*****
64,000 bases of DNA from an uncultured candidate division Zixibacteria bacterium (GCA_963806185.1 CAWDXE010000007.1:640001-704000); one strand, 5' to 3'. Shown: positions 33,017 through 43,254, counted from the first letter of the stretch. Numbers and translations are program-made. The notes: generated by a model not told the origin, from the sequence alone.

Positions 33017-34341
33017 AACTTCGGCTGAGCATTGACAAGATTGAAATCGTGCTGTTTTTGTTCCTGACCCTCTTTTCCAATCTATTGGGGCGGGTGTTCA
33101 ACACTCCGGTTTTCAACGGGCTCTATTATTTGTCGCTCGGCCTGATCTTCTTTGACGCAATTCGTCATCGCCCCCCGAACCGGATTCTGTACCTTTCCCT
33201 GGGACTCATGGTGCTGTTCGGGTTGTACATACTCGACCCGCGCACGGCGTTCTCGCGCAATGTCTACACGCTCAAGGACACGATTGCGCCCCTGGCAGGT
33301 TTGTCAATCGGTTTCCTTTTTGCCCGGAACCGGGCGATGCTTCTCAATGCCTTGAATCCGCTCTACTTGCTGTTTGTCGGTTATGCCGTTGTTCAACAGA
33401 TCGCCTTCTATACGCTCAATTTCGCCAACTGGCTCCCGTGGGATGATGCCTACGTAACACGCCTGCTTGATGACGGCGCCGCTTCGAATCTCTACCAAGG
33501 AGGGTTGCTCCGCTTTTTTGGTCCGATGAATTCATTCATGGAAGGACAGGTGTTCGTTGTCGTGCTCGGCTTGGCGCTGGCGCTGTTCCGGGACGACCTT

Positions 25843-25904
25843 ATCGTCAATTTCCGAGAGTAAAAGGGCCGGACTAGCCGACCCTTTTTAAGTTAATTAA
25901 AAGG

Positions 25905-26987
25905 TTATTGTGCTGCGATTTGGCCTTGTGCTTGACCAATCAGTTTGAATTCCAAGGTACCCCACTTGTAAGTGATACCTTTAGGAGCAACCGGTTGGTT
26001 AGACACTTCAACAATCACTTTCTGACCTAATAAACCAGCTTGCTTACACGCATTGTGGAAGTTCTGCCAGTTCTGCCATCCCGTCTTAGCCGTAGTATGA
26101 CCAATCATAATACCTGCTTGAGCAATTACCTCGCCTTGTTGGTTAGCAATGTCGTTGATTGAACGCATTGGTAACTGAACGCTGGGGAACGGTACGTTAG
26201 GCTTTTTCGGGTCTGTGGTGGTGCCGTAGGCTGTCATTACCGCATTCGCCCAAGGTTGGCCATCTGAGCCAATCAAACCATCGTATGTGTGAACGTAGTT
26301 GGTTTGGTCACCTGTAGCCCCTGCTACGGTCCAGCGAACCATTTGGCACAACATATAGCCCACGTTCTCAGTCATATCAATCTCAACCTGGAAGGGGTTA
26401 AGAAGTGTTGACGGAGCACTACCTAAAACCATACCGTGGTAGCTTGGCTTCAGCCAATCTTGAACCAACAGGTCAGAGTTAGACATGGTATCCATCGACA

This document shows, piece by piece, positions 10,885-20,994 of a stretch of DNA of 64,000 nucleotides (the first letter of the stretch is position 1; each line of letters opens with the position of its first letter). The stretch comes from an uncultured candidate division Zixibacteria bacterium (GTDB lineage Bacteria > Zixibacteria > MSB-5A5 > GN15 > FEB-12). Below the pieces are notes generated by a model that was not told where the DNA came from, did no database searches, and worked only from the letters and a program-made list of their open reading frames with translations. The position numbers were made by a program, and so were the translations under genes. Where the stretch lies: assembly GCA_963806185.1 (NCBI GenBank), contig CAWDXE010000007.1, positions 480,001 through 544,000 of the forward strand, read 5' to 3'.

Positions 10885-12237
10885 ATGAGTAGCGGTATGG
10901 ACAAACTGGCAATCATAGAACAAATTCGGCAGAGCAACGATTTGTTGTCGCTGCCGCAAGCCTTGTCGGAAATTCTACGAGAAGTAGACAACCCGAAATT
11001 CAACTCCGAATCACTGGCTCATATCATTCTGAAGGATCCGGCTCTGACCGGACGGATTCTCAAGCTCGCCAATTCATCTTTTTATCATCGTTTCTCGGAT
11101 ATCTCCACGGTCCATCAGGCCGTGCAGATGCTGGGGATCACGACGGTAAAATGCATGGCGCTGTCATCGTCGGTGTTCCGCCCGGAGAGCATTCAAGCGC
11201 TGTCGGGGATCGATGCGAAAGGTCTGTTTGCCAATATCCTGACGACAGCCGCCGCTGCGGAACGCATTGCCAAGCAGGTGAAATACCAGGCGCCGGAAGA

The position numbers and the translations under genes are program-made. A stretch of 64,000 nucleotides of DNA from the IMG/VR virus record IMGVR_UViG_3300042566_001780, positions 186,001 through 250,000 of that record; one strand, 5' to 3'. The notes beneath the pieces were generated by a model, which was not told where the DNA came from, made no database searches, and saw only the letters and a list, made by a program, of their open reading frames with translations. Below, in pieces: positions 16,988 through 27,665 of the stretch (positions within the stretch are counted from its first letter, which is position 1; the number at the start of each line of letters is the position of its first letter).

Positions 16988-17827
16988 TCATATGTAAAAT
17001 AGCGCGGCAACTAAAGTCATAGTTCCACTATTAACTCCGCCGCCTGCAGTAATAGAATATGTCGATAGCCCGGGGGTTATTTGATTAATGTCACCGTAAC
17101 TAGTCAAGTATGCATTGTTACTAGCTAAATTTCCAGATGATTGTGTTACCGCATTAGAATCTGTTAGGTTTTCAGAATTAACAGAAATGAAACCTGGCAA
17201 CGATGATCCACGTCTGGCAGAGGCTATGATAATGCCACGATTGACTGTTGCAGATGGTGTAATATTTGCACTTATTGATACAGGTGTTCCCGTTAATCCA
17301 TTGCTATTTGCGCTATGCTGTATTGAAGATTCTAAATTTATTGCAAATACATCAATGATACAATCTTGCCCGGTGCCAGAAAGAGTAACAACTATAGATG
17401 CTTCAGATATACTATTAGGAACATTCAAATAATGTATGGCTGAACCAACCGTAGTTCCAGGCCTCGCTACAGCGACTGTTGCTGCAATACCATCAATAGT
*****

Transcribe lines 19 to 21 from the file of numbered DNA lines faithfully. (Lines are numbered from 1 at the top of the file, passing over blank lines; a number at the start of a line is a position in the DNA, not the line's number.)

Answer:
This document shows, piece by piece, positions 10,885-20,994 of a stretch of DNA of 64,000 nucleotides (the first letter of the stretch is position 1; each line of letters opens with the position of its first letter). The stretch comes from an uncultured candidate division Zixibacteria bacterium (GTDB lineage Bacteria > Zixibacteria > MSB-5A5 > GN15 > FEB-12). Below the pieces are notes generated by a model that was not told where the DNA came from, did no database searches, and worked only from the letters and a program-made list of their open reading frames with translations. The position numbers were made by a program, and so were the translations under genes. Where the stretch lies: assembly GCA_963806185.1 (NCBI GenBank), contig CAWDXE010000007.1, positions 480,001 through 544,000 of the forward strand, read 5' to 3'.

Positions 10885-12237
10885 ATGAGTAGCGGTATGG